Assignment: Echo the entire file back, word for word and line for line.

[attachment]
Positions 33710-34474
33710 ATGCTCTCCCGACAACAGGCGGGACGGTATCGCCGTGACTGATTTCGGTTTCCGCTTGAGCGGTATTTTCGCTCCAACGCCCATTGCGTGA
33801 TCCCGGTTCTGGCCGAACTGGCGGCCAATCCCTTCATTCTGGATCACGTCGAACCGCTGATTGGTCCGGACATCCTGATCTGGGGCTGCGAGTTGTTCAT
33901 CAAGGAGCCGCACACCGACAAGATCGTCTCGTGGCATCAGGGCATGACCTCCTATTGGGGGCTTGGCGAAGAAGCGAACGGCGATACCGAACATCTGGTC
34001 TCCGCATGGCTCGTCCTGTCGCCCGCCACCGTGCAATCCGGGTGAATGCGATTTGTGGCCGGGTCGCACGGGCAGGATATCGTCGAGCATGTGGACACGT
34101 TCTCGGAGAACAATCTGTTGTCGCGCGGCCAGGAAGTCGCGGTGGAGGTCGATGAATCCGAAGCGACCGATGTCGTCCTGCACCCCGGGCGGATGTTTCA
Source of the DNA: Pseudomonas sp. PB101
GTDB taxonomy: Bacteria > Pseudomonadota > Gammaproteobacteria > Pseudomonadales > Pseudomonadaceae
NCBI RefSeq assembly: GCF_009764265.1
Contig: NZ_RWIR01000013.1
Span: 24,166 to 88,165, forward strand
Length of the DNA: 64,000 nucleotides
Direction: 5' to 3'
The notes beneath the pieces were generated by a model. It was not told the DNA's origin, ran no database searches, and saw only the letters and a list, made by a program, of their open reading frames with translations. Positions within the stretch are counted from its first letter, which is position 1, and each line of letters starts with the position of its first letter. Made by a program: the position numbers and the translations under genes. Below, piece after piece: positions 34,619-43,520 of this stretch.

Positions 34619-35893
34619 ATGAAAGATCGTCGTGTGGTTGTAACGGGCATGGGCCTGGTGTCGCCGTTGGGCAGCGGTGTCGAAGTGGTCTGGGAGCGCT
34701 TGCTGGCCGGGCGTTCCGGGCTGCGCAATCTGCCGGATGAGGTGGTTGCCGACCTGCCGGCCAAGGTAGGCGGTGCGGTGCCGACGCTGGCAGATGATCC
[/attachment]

Positions 33710-34474
33710 ATGCTCTCCCGACAACAGGCGGGACGGTATCGCCGTGACTGATTTCGGTTTCCGCTTGAGCGGTATTTTCGCTCCAACGCCCATTGCGTGA
33801 TCCCGGTTCTGGCCGAACTGGCGGCCAATCCCTTCATTCTGGATCACGTCGAACCGCTGATTGGTCCGGACATCCTGATCTGGGGCTGCGAGTTGTTCAT
33901 CAAGGAGCCGCACACCGACAAGATCGTCTCGTGGCATCAGGGCATGACCTCCTATTGGGGGCTTGGCGAAGAAGCGAACGGCGATACCGAACATCTGGTC
34001 TCCGCATGGCTCGTCCTGTCGCCCGCCACCGTGCAATCCGGGTGAATGCGATTTGTGGCCGGGTCGCACGGGCAGGATATCGTCGAGCATGTGGACACGT
34101 TCTCGGAGAACAATCTGTTGTCGCGCGGCCAGGAAGTCGCGGTGGAGGTCGATGAATCCGAAGCGACCGATGTCGTCCTGCACCCCGGGCGGATGTTTCA
Source of the DNA: Pseudomonas sp. PB101
GTDB taxonomy: Bacteria > Pseudomonadota > Gammaproteobacteria > Pseudomonadales > Pseudomonadaceae
NCBI RefSeq assembly: GCF_009764265.1
Contig: NZ_RWIR01000013.1
Span: 24,166 to 88,165, forward strand
Length of the DNA: 64,000 nucleotides
Direction: 5' to 3'
The notes beneath the pieces were generated by a model. It was not told the DNA's origin, ran no database searches, and saw only the letters and a list, made by a program, of their open reading frames with translations. Positions within the stretch are counted from its first letter, which is position 1, and each line of letters starts with the position of its first letter. Made by a program: the position numbers and the translations under genes. Below, piece after piece: positions 34,619-43,520 of this stretch.

Positions 34619-35893
34619 ATGAAAGATCGTCGTGTGGTTGTAACGGGCATGGGCCTGGTGTCGCCGTTGGGCAGCGGTGTCGAAGTGGTCTGGGAGCGCT
34701 TGCTGGCCGGGCGTTCCGGGCTGCGCAATCTGCCGGATGAGGTGGTTGCCGACCTGCCGGCCAAGGTAGGCGGTGCGGTGCCGACGCTGGCAGATGATCC